Posted 05 July 2008 - 10:53 AM
One of the answers to your initial questions about seperating your partitions is how you will set up your server with respect to users and virtual servers, if any. For example, if you would allow a few different web sites on this machine, say some each from each machine user, then it's simpler for them if you use virtual servers and set their server root to be in their ~/public_html directories.
You can have your web root in /var/www as apache installs by default, but you'll have to give some of your users scary permissions on the machine so they can manage their sites. If the server is only to be used by you, your sites, your box, then use the default /var/www. Some script that you find later and want to install through apt or aptitude will want to see defaults. My partiton scheme below would change to reflect using the default /var/www instead of user /home/uname/public_html directories. Adjust accordingly.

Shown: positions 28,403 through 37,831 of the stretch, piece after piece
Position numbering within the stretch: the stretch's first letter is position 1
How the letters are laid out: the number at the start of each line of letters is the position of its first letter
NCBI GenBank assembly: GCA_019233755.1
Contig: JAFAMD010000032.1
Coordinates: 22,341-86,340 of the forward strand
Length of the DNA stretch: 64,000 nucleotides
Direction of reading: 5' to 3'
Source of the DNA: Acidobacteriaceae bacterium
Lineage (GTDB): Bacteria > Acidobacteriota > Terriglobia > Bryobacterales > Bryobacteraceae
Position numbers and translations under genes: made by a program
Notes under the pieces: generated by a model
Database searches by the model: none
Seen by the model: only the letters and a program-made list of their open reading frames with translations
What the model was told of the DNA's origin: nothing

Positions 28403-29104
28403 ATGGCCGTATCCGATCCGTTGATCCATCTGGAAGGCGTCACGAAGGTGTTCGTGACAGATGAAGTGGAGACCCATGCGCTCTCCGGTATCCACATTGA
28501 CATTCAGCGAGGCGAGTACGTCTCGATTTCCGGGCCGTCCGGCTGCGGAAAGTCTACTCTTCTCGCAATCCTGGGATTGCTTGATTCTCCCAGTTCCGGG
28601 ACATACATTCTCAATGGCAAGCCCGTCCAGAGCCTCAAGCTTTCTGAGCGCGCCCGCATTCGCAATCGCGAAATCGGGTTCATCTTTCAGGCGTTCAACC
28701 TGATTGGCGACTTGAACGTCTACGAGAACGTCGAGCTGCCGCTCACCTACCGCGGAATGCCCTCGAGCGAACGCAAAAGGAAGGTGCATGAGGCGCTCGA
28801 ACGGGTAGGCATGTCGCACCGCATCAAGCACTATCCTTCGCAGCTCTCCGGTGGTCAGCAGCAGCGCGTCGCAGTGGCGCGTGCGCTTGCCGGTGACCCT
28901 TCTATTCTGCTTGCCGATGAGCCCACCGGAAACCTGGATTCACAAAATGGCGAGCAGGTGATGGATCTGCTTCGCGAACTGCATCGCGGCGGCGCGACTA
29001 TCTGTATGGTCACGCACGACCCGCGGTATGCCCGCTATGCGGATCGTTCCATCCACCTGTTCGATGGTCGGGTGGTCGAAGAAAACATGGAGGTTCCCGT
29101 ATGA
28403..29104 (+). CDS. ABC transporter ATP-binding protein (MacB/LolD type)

Setting up a LAMP server for your LAN or to serve sites to the world at large is very simple. A lot of people become frustrated when they don't set their server initially to be all the things they want ot to be later on. Virtual hosts, yes or no? How much ram to devote to the setup, users if necessary - processes? What remote access allowed? Role of the machine - strict web server for LAN or world? But fret not - one can always change their setup to accomodate changes in policy or ideology - or whatever reason.
How much RAM on the beast?
Yessir, seperate your stuff. I'd go further than you want though. On your 10GB drive, I'd set up a few primaries.
hda1 - 50MB /boot (set bootable flag)
hda2 - 3GB / (root)
hda3 - 5GB /var
hda4 - balance /tmp
On the other 40GB drive I'd do somethig like this:
hdb 1 - (how much RAM?) 2GB /swap (some folks like swap in the beginning, some the middle, some the end of a hdd)
hdb2 - 30GB /home
hdb3 - 8GB /vault (or, backup, or whatever)
Your /var partition holds your databases, logs - and can get pretty big. It's always a good idea to have a seperate /tmp partition of at least a GB.
Setting up LAMP is simple, sure. But there are a zillion variables. A zillion questions to answer so its setup can be efficient, secure, and robust. I can help with Debian and most can apply to Ubuntu. They are different, though, and I think Ubuntu might be a better choice for desktop than server. But work it and see.